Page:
White Balance & Color Temperature
In this video, we're talking about white balance and color temperature, and specifically I have six things let me count this right six things that I want you guys to know when it comes to white balance and color temperature and don't worry this subject, especially your first getting a degree is sounds fusing we talk about things like degrees kelvin and we talk about all these different measurements and numbers and it sounds extremely scientific, but we're going to break down in a very simple way and that's starting from the top with number one color temperature, all this is talking about is simply the color of a light source. Every type of light puts off a different type of color basically in its wavelength. Okay, we don't need to get into the signs of this to be honest, I'm not a scientist I wouldn't build explain it anyway. All you need to know is the photographer that every type of light has its own color. Now I've put together this handy dandy simple look at keller temperatures cha...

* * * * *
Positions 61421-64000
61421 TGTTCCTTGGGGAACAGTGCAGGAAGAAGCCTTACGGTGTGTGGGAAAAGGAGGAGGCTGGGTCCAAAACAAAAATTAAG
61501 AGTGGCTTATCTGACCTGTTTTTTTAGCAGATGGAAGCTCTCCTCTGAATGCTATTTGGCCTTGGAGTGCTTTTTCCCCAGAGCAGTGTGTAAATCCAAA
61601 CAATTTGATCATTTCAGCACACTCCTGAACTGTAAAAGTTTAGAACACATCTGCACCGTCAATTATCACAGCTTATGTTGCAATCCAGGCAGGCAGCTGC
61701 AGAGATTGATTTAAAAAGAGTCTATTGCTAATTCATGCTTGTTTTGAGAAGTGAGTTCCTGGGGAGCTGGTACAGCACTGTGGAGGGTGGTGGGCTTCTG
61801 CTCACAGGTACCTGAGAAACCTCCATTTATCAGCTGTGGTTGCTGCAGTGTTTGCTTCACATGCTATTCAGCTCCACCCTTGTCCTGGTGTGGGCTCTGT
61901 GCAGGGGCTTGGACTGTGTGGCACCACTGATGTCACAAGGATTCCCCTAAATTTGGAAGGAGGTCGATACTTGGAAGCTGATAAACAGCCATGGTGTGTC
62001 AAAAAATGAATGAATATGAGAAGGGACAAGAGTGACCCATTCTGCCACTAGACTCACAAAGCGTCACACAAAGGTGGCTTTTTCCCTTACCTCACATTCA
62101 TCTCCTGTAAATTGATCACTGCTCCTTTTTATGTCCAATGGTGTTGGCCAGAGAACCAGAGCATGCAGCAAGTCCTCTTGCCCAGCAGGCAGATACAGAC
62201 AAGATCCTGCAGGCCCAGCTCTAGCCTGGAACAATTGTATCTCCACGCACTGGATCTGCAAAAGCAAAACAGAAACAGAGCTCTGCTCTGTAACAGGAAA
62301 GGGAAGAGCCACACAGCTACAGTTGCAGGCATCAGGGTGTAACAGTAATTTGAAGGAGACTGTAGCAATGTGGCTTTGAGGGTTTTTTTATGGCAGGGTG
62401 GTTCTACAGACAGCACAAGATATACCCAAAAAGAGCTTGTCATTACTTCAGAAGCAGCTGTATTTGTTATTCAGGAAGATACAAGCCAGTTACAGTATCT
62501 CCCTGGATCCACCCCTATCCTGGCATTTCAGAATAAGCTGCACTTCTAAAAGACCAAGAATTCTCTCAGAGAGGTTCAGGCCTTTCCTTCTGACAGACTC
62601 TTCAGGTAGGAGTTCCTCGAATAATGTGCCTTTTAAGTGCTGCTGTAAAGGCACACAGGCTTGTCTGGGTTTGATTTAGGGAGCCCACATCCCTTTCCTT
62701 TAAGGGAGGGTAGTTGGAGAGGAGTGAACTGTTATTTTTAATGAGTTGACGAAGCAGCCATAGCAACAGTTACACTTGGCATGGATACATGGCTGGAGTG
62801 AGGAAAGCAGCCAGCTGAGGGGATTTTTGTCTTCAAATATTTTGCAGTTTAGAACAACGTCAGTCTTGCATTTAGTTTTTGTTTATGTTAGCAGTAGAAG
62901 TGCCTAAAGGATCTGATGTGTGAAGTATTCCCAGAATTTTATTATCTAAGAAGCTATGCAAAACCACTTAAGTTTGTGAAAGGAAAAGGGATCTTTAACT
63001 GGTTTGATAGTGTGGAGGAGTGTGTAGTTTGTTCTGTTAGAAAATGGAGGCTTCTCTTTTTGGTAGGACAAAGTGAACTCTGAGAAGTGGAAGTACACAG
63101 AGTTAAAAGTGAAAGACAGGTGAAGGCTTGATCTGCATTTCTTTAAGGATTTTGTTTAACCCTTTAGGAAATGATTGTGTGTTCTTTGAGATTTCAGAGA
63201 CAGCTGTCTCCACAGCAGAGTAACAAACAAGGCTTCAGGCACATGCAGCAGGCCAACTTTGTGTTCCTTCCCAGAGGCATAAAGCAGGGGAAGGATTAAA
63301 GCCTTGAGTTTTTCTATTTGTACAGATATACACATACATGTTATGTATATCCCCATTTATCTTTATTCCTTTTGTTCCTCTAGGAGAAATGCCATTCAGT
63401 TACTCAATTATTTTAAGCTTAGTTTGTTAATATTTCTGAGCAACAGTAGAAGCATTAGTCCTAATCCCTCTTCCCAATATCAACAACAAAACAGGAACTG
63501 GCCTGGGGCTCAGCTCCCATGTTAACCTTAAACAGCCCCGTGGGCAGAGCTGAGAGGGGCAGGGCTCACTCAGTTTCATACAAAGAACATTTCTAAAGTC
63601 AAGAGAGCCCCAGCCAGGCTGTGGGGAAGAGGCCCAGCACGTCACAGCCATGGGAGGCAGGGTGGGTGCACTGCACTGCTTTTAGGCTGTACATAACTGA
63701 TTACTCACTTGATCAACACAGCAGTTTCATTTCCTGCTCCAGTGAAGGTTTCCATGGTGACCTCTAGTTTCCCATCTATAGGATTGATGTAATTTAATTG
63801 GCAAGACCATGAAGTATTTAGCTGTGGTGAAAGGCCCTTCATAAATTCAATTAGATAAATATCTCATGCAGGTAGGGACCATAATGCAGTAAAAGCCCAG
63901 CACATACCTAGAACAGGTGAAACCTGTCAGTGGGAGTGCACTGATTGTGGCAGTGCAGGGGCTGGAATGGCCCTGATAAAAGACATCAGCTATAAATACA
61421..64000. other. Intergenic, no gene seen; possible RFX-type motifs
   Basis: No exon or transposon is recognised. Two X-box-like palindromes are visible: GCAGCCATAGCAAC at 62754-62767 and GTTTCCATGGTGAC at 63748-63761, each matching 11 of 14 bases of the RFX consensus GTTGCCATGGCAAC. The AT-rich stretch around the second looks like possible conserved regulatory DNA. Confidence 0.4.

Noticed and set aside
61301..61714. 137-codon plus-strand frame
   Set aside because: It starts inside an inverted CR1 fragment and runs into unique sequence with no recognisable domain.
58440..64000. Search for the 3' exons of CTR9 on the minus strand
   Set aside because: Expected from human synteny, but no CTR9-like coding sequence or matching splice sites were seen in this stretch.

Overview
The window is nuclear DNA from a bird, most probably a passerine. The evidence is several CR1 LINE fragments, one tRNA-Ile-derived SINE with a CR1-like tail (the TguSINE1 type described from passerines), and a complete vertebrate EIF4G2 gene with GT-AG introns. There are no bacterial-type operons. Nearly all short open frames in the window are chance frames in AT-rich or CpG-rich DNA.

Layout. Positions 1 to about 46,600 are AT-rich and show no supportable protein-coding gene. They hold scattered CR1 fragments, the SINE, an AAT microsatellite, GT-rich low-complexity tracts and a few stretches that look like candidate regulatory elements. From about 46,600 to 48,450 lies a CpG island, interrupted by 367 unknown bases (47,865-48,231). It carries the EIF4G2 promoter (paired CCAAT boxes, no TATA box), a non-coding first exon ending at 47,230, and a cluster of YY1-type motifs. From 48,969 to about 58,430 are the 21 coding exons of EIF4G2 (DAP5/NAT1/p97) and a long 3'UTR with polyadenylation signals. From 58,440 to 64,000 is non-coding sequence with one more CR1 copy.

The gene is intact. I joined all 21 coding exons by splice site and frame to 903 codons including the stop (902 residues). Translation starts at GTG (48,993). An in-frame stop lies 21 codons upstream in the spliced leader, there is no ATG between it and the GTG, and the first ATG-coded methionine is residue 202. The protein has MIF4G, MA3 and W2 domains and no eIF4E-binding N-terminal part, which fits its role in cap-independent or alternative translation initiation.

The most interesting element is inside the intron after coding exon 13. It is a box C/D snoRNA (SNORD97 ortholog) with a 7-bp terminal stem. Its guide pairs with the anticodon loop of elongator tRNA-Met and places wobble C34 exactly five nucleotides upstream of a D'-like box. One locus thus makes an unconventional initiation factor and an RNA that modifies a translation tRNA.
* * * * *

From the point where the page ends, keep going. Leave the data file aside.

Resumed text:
rt, which I'm quite proud of, but let's start over here on the indoor side now color temperatures are measured in degrees kelvin, not degrees fahrenheit world uses the metric system, which it should I don't know why here in united states we feel like we need to use whatever we have here it would make no sense if it was degrees fahrenheit okay degrees kelvin that is how is measured and that numbers simply indicates where it falls on this little color spectrum. So over here on the left side we have our red's going to the middle we have oranges, we have yellows we have our neutral whites going in we have a little bit light blues and then going into deeper blues so if it's basically a lower number if it's seventeen hundred state nineteen degrees kelvin it's going to be in that red range when we go up to seventy five hundred ten thousand degrees kelvin it goes in that blue range so talk about indoor light well match matches flames like off of fire not well that's not necessarily indoors don't don't like flames indoors but like let's say you're camping that type of a light or say the candlelight okay so light coming off a can of what you might indeed like indoors also there's a candlelight type elektronik lights electric lights not electron like I guess but those also ari kind of in this range where they put up a very red toe orange life so that's around seventeen hundred and nineteen hundred degrees kelvin moving into household tungsten lights those air base with lights that would screw into ah life picture the typical cheap lights that you buy in a store that you put all over your house those air roughly in the range of twenty, five hundred degrees kelvin now again it ranges okay, so don't be surprised if it's around twenty, seven hundred or three thousand degrees kelvin it is going to vary a bit and oftentimes when you buy life they'll actually tell you the color temperature right there on the box going into say, a halogen light like the lights that are on your car if you don't have seen on and those kind of things halogen lights also a lot of indoor lights are also halogen based lights those air ranging around three thousand degrees kelvin going into the cfl and fluorescent lights that kind of lights that are tubular those air actually particularly nasty these are the the fluorescent lights they basically put up in offices they put off they used basically a type of gas like sodium gas make sure thing inside of them and it puts off a lot of green which we're going to talk about this a second, but the white balance or the color temperature of those lights is around forty two hundred degrees kelvin and then going into other lights that you might use indoor locate these aren't necessarily indoor lights they're just lightly might use indoors because they're fantastic lights well flashes whether using a studio strolled like this one this is an einstein or age pakistan this is the limit pro lp one eighty these flashes are designed to be a neutral white and that is at fifty, five hundred degrees kelvin, which is that same color temperature at basically average noon day, sunny day type lighting. Okay, and that's designed to be that way because from that white balance, you can kind of go anywhere with its neutral and so you can kind of go to the more blue side or you could go to the more yellow side by tinting or our sorry by jelling the light actually, exactly. I mean, this is a nice light. Okay, this is an led light that comes daylight white balanced. So this is balanced five hundred degrees, but you can actually gel it with this little cap and everyone these lights were going to talk more about lighting and yelling and all this kind of stuff when we get a letting one a one to one three one so be sure to check out those workshops because they're going to be fantastic for learning lighting, but this gels it down to around thirty two to thirty, six hundred degrees kelvin. Okay, so now I can balance this. If I'm going indoors, I would use this if I won't going outdoors, I would use the natural daylight balance or I can use it for effect as well, which I want to talk about in just a moment this is a geo one this is another led light but this led light happens to be balanced to tungsten naturally and you can't actually get a daylight filter which will convert it back to daylight so natural like this it's around thirty for thirty six hundred degrees kelvin and if you take it with the daylight filter it puts it back up to fifty five hundred agrees okay, so everyone of these different lights has a different color temperature but that's all indoors that's all artificial basically manmade type lights what about outdoors? What about just natural ambient light sunlight that has its own color temperature too and it actually varies a lot of people think that sunlight just stays at fifty five hundred degrees kelvin which is that noonday color temperature but it doesn't it actually fluctuates as well so if you were to get up for sunrise I know it's really early nobody gets up for sunrise actually fear landscape photographer you do that probably a ton but sunrise or sunset for those that are more of an evening person that color temperature of that light you'll notice is very very orange sometimes it could be borderline read depending where you are in the world and what kind of smog you have here in l a we have lots of beautiful smart which happens toa turn sunlight into all sorts of degrees of orange and slightly red hughes but it looks really cool anyway that varies between two thousand and three thousand degrees kelvin going into early morning and say mid afternoon it could go the thirty five hundred agrees too. Forty five hundred reese kelvin once you hit that afternoon that noon day light on a sunny day that is that standard neutral white light fifty five hundred degrees kelvin which is what clashes are balanced too that is basically almost like a pure white type of light okay and then you go into cloudy and overcast and shade in cloudy weather on overcast days when you go into shade even on a sunny day your white balance has changed or your color temperature will change between around six thousand two seven thousand degrees kelvin and then going into blue skies and twilight and nighttime it can range between seven, five hundred ten thousand degrees kelvin or beyond okay, so the color temperature of sunlight also changes now why do I say keller temperature and not the white balance? Well because color temperature is the measurement of the color of the light white balance refers to the actual camera setting where we're basically telling the camera what we want that neutral point to be but I'm getting ahead of myself that's actually tip number three before I move on a tip number three let's not skip to number two which is to remember that some of these lights they can also put off tinting along with their color for example the most notorious of these is the sodium vapor fluorescent lights, these air, the lights that fall into this forty tony degree, kelvin color temperature range, the lights, long tubular lights that are hung in offices and that kind of stuff. This not a very pleasing light to look at, but they're very efficient and that's why people use them so much that's why companies and everyone put these all over the place, those lights are notorious because they put off a heavy, heavy grain tent basically in the wave links for that light, the green spikes. And so when you put a person underneath that and you take a photograph of them, they're going to look like the incredible hulk. Now, if it's a dude and they're working out a lot, they might want to look like the incredible hulk. But in general, most people do not want to look like the incredible hulk. So what we have to do with those is we actually have tto change not only the white balance, but we also have to change the tent if you're shooting raw, you can do this in post production could just ten from or green two more magenta, and we basically counteracted it's green, you'd adjust to be more magenta if it's magenta would've just to be more green. But just remember that each one these lights can also have a tinting color effect as well so don't be surprised if you set your white balance and things still look green or they still look pink or whatever it is in your image okay, now let's move on to tip number three and this is to set your camera's white balance and every camera is goingto have basically different options available to you so for example this is an advanced dslr this is the cannon five mark three and I use this camera just to show you that this camera has every one of these functions available to you. Okay, so something like a nikon d a hundred five the mark three a sony a seven those are all gonna have every color temperature option or white balance option available to you which means that not on ly can I go ahead and I can hit this white balance button and I'm gonna just between the different presets so it has pre sets for sunlight it has pre sets for shade it has for overcast it hasn't for tungsten lighting fluorescent lighting, flash lighting it has a custom white balance that we can use force a great cards which is again not one on one type topic but we'll get into that when we talk about studio lighting and it also has a way that we can dial in just the specific kelvin setting this has all those functions available in addition to the automatic white balance a w b now one quick note if you're using auto white balance it's okay to use it in daylight it generally does a pretty good job when you're outdoors it's still gonna be a little bit off especially if you go in the shade but around that fifty five hundred degree kelvin range it doesn't decent job once you bring it indoors auto white balance generally doesn't get you quite where you want to be I'd recommend really just learning to set your white balance regardless of a senior and even if you're outdoors say, white balls if you're indoors set your wipeouts but this camera has all those functions available a more simple camera let's a rebel or a basic entry level camera I might only have white balance presets meaning that there's no way to dial in a specific kelvin number on this one I can actually go like this watch this I'll do it actually we'll go into the menu for this because I want to demonstrate one of think so if I go to the menu and I goto white balance I can actually flip right over here to kelvin and I can dial this up and down that may or may not be available to you depending on the camera making model okay, so some of these more advanced features like that might not be available all right, so that is how we set our white balls. No, my recommendation to you is to set your white balance to essentially the appropriate light in the scene. What you're telling your camera is what is the neutral light you're telling your camera? I'm in a scene that's all tungsten lighting. I want you to treat tungsten as if it were neutral as if it were white light. Okay, so it balances everything to that and your images come out without a super yellow or orange hue, which we're going to show you in just a moment before I get in to show you guys some images, I want to show you one other thing and this is tipping before this is my favorite way to adjust white balance. And again, this depends on your camera because I know some nikon cameras don't allow this or they don't have this function basically, but try this out. Switch into your cameras live you now from live you you can actually see your scene just by looking and actually have a nice little this is my managing over here. I'm gonna dress him up in a pirate costume soon, okay? Because he's going to be my studio pirate so I can talk about him actually gonna dress him up as a troll so I can refer to him as the studio troll so from here, if we hit white balance, if we hit that button, you can see that the white balance will actually pop up, and if we put this onto kelvin, I can actually change my white balance right here. And basically, what this allows me to do is I can dial in the white balance visually with every single scene that I go into it very simple, I don't need to take any test shots and then adjust and so forth I can adjust it visually once and just leave it there I was going to enter basically, and then it's set, okay, so that's, my preferred way of adjusting light bounce tip number five is that if you are shooting in wrong, you can always adjust white balance and tent completely. You have complete control over it in postproduction now that doesn't mean don't set it in your camera, sometimes I get lazy, I think we all get lazy at times and we just go put on auto, I balance it, we'll fix it later, but really, it is best to do it in camera, especially if you have the time. Let me go ahead and we're gonna work through a couple images I'm just going to show you human doesn't show you the differences between them, okay, so let's, go ahead and start with let's do this image for example this image was shot inside at a wedding on it was very much an orange type of lighting more matching like ken light and you can see that basically the types of lights they're using are like these they're basically lights that mimic candlelight so we're talking about that two thousand degree kelvin range also the life they're using like these big floodlights have been jelled multiple times to match that same color temperature so when we don't adjust white balance this is what the shot looks like okay so it's very very sorry very very orange almost said green and he's going to like pyre your color planed and look we're already at three thousand degrees kelvin and it's still extremely oranges to yellow so what we have to do we have to dial the temperature down okay so this is an illustration if you're shooting and raw you have complete control this later on now if you set the camera to its neutral point which is like saying a scene like this to get our colors to go completely white that's a two thousand degrees kelvin but generally I like to go a little bit warmer than that and we're going to talk about that in just a moment that white balance is kind of a creative decision to but what we do just fix the white balance so we get somewhere maybe like around here we have this nice kind of warms to it, but it's much more neutral than it was way up here in that three thousand range where everything is just pure orange. Now, if you're shooting jpeg, you need to make sure that you dialing your kelvin in camera because when you're working on a jpeg image, you don't have those same controls and to illustrate that I have this little psd file, so psd files in the same way they're not rather treated like a jpeg image where basically we have this temperature and ten adjustment over here, but we're not. We're not basically dialing a specific kelvin intent. What we're doing is making compensation for it. So yes, it looks like we have control of rip, but in reality, it's not giving us full control, we're just adjusting over the existing image. We're not changing the white balance of the image, okay? So just remember that if you're in jpeg or in editing any other type of file in post production, you can adjust temperature intent and it'll layer it over what's already there. But you better have shot it correctly in camera because you can't have specific control like you would a raw file let's, go ahead and move on to another image again, this image right here, this was shot. With a this was shot with actually jail one lighting them up because we're outdoors there's no light we have another like up on a stick that kind of creates a little backlight just to add a little extra light to the scene we're balancing this around thirty four hundred degrees kelvin if it were say around daylight okay if we left it on daylight it would be really really orange and look kind of nasty all these colors get blown out and this is what happens if you don't adjust those colors if you're shooting video by the way you better be adjusting in camera because video is just like a j pack you don't have that control later on if we end up adjusting it to be too cool like around twenty five hundred then all those colors they go blue okay let's take a look at another one so right around where I like it was around that thirty four hundred range or thirty six and it's fine to again there's kind of ah variants where you can choose based on your style this was an overcast day so take a look at this so overcast we're at fifty six hundred degrees kelvin here again rumor how these air all variations depending on where you are depending on the time of day depending on the type of overcast all the weather and all the well all the settings of your atmosphere are going to affect the color temperature so this didn't fall into six thousand, so six thousand was where we said it normally would be. But for my preference, I'd prefer to run for the six hundred degrees again. This is where the live you comes in really handy, because you can dial it in based on that live you. Now, this is a perfect illustration right here of basically mixture in lighting. We talked about how daylight is basically more blue and inside light is more orange, right? We showed you that little chart right here. Take a look at this. It's daylight. We have mohr, bluish side and indoor light. We have it more orange. So going back to this image, we have this mixture here and we're actually using it in the photo to the right side. I have a geo one, which is this light right here. That's balanced tungsten on the left side. I have this nice a lamp, and I have a kind of looking towards the lamps on the left on the right. We're basically shaping her with this tungsten light, and we're using the background and setting the white balance to basically allow the background this daylight coming through the back to go very blue, so what ends up happening to that is watch this when we had just to basically make that indoor light more neutral so if I were to make it more neutral by cooling it down the background light which is already blue becomes more blue okay, so this is where we can use white balance for creative effect again, this is getting into more lighting one of one leading to online in three one stuff that we're going to talk about in those workshops but I want to give you a little taste of it because it's absolutely amazing what you can do with lighting in this situation right here we're using actually two flashes were using to pocket strobes and we're shooting it and balancing daylight because this is a daylight scene so we're bouncing to the light in the scene just a light at the couple little bits so we have this nice beautiful light and if we look at the color temperature were right around fifty eight hundred degrees remember they liked him very too this is the sun's out it's a blue sky but for this image I prefer fifteen hundred degrees rather than fifty five hundred at fifty five hundred this looks a little bit on the cold side if you could see that's fifty four fifty five okay so again remember that there's a lot of stylistic preference here let's go back to see let's check out this image this image was shot indoors this is actually from lighting one of one which is dvd that we're filming right now be sure to check it out and in this video and lighting one one we're showing you essentially how to create amazing images with a single on camera flash that means we never take the camera we never take the flash off the camera. This whole workshop is designed to help you to master on camera flash to show you just how much you can do with that. So this is all done with one single on camera flash, but with this we're leaving it daylight white balance because we have a little bit of daylight poke in through underneath this garage. Okay, so again, if we look at the white balance over here it's right around daylight, even though we're indoors, all the light that we're using is daylight, so we're balancing two that light, okay, let's, go back here and I want to show you one other image I think I've shown you everything this one is this was actually one of the photo one one one one things that we did, I wanted to show this one, particularly because the temperature even though she's standing in shade, we have a reflector on her and the correct white balance really for me is around fifty toner degrees kelvin it can again change based on the type of lighting, modifiers and everything using, so don't treat all the numbers that we gave you as kind of guides as rules of thumb don't treat them is concrete okay now looking at this one this is one that we're going to get into when we get in the lighting to when we start taking the camera or the flash off the cameras start jelling atmore this is what we're going for so in this shot what we're doing is we're actually using a geo one okay it's pin lighted right on the subject and what we've done here is we've white balance the scene to the couple so the couple is nice and they're a little bit warm but it has a great look over their skin tones and what happens is again rumor daylight is more blue tungsten is more yellow so if I pull everything down if I pull the camera down to balance to that yellow light then what's already blue becomes even more blue so if I bring this in and I kind of tweak the temperature a little bit you'll see that as we go down in temperature that background his shifts to b'more and more blue when we balance for the background we balanced for ah the daylight which is going to be around like, say, fifty five hundred this is actually more around dusk so it'll probably even hired will probably like six thousand seven thousand you can see how orange the couple gets so what we're doing here is we're mixing light for creative effect, so this is one of those instances where we're using how the camera views and sees the scene tow our advantage to create an image that looks pretty much unreal, but it was done all in camera, you can actually see that this is the raw file were working on the raw file right now, so this was all done in camera, and once I set my white balance to the couple, like, right around four thousand degrees kelvin, our background and gets sent in this deep blue again, be sure to check out those other workshop, because we're going to dive into this a lot more in those it's kind of beyond the scope of what we're covering here, but I wanted to give you a little taste, a little taste test. Okay, so let's, go on to my last and final tip, which is to remember that white balance, like everything in photography, is a creative decision. Yes, there is a white balance, that's going to look not good. Okay, there's, a white bounce there's going to be, in its essence kind of wrong, but there's also a lot of correct white balances, for example, for this image right here, I could pull this down, let me hit jason that clipping alert turns off. I could pull the tempter down a little more if I want to go for a more neutral tone and it gets more blue, I can pull it up a little more if I want to go with more warmth over the couple and their skin tones. There's a thousand to fifteen hundred really way, just depending on if I like it more cool, if I like him or warm any one of these is kind of my artistic discretion. Same thing with these other images, like, for example, if we pull this down to be pure neutral. Ok, so if I bring this down to, say, two thousand degrees kelvin that's where it's essentially neutral that's where that yellow light becomes white, but it doesn't look very interesting to me at this point. I want to warm it up a little bit. I want to keep some of that natural warm ambience that it had when you look at this scene with just your eyes. And so I would have just creatively to be a little warmer, like, say, around twenty, four hundred degrees kelvin. Same thing. If I go to say another image let's, take this image of our guy working out right here now, if I want, I can adjust is to be really on the cool side where we kind of go this cooler light we get more blues and more grazing the skin tone and it kind of looks cool it looks kind of editorial has this nice unique feel to it likewise I can adjust it up to fifty, six hundred fifty seven degrees calamari has more warmth and it has a much more warm scene this is exactly what I mean by white balance this choice is as much of a creative choice as choosing the appropriate shutter speed choose for your motion and so forth choosing the appropriate aperture for your death the field and desire in effect it's just as big of a choice creatively there is white bounces they're goingto look wrong so if I take this up to say sixteen thousand yes this does not look good but there's a great leeway and what is going to look right and that is where it is going to fall based on your plate to decide for your personal style and preferences. Lastly, before I conclude to minor quick tips well if you're trying to get your temperature and post produce and trying to always think from computer, make sure that you first calibrate your display otherwise the colors that you're seeing are not going to be the correct colors you can use like an eye one device or a spider league pro we use both those air fantastic devices number two. Two terms going to hear a lot when it comes to white balance is to cool it off or to warm it up. Cooled off simply means to dial down the temperature, so that's going to be a cooler or more blue image, warming up means to dial it up, so becomes more yellow or more orange. Okay, so that's it for color, temperature and white balance. Hope you all enjoy this video, and I'll see you in the next one.